It is the first day of your EM audition rotation. You’ve read the orientation packet front to back. You’ve been brushing up on core EM topics. Just before you go out to your rotation, you notice a magic lamp. When you rub the lamp, a clerkship director genie appears! You can ask them three questions! What do you want to ask them?
How do I make a lasting impression?
Every program meets tons of students during audition season, you want to make sure you stand out, but for the right reasons! This can be difficult as a student because you want to be friendly, smart, and confident but at the same time not cocky or overbearing.
Be respectful of EVERYONE.
Realize that anyone you interact with at the hospital could have some input in you ending up in that program. Most EM residencies pride themselves on being one big family and that includes the support staff in the ED. Word travels fast, focus on being the best version of yourself all the time.
Spend some time prior to the rotation reviewing the program website and any information they may have sent you. Know if the program is 3 or 4 years, who is who in faculty leadership, who are the chief residents, etc… When you come in knowing a little bit about the program it shows that you’re already invested in the program and helps you get started on the right foot. It hopefully will also allow you to start off less nervous since you are not walking in completely blind.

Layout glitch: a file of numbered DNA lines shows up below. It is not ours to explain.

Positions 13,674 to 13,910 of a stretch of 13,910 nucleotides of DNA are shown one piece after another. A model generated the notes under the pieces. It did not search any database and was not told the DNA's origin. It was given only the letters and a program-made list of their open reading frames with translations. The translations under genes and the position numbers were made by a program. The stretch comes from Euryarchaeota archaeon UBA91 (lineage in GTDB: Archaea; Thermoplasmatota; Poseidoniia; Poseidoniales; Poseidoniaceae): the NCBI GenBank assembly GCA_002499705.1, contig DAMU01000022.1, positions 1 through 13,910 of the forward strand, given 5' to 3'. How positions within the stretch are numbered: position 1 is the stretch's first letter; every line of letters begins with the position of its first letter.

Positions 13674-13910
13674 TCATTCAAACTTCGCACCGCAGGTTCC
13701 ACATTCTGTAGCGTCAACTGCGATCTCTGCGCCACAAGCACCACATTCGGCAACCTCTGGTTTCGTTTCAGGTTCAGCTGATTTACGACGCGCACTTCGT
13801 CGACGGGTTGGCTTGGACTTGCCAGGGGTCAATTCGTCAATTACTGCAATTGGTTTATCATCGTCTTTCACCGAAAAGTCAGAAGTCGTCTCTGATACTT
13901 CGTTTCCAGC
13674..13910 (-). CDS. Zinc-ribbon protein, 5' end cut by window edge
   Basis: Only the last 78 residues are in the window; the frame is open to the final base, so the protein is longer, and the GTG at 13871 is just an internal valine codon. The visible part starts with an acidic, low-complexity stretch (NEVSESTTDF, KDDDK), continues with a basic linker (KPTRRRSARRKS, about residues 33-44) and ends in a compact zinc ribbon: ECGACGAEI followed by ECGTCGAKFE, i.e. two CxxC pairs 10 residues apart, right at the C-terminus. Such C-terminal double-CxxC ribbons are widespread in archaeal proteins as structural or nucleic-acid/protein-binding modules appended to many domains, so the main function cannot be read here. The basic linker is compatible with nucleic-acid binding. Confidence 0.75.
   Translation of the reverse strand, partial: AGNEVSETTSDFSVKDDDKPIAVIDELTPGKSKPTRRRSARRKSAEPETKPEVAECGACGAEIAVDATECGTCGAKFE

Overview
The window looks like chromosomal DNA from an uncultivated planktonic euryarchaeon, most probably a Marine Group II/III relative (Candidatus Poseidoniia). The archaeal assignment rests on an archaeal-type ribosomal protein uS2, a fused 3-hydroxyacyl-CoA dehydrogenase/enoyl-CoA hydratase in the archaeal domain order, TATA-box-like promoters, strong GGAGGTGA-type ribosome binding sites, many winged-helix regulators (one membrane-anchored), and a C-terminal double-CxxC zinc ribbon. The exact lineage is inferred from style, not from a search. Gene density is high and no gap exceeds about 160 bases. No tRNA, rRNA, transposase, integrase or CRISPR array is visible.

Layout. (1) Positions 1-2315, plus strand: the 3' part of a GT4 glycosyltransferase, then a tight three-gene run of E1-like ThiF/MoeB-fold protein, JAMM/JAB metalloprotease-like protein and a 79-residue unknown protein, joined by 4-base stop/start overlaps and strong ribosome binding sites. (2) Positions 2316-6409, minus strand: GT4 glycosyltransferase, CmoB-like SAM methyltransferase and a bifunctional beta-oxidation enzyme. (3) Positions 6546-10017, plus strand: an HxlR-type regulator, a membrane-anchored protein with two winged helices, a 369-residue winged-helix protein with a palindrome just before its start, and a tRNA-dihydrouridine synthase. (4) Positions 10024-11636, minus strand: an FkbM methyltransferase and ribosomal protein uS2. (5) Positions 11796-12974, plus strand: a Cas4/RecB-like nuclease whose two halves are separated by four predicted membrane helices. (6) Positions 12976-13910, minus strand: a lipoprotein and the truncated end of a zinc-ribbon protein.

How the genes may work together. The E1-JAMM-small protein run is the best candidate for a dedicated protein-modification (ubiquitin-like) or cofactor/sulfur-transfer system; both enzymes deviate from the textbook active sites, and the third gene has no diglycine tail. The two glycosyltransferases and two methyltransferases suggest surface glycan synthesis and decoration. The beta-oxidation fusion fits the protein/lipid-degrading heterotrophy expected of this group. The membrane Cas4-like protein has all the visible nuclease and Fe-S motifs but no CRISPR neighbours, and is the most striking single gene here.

Start brushing up on EM content prior to the rotation.
You likely have been bouncing from surgery to psych to OB so dedicate some time to reviewing EM material. EM Clerkship is a podcast that many 3rd/4th years like, each episode is only 10 minutes, so it is great to listen to while driving or doing things around your house. If you are more of a textbook person, check out EM case files. It is a great bread and butter EM resource! Each section is set up as a patient presentation with questions along the way. It does a good job of getting students into the mindset of thinking what would I do next?
Approach each shift/patient as a learning opportunity.
While you are competing for a residency spot at each audition program you need to remember that the rotation is also an opportunity to learn emergency medicine. While on shift keep track of topics you learned about that day as well as any topics you may want to do a deeper review of later. Use a post-it note or note card to reflect after your shift and determine what you want to read/listen up on.
How can I rock this rotation?
Students are often surprised to hear that doing well on your rotation is as easy as just being yourself, showing up on time, and being interested in learning. Don’t try to be someone you aren’t. Programs want students with a good attitude who they can teach. You aren’t expected to know everything!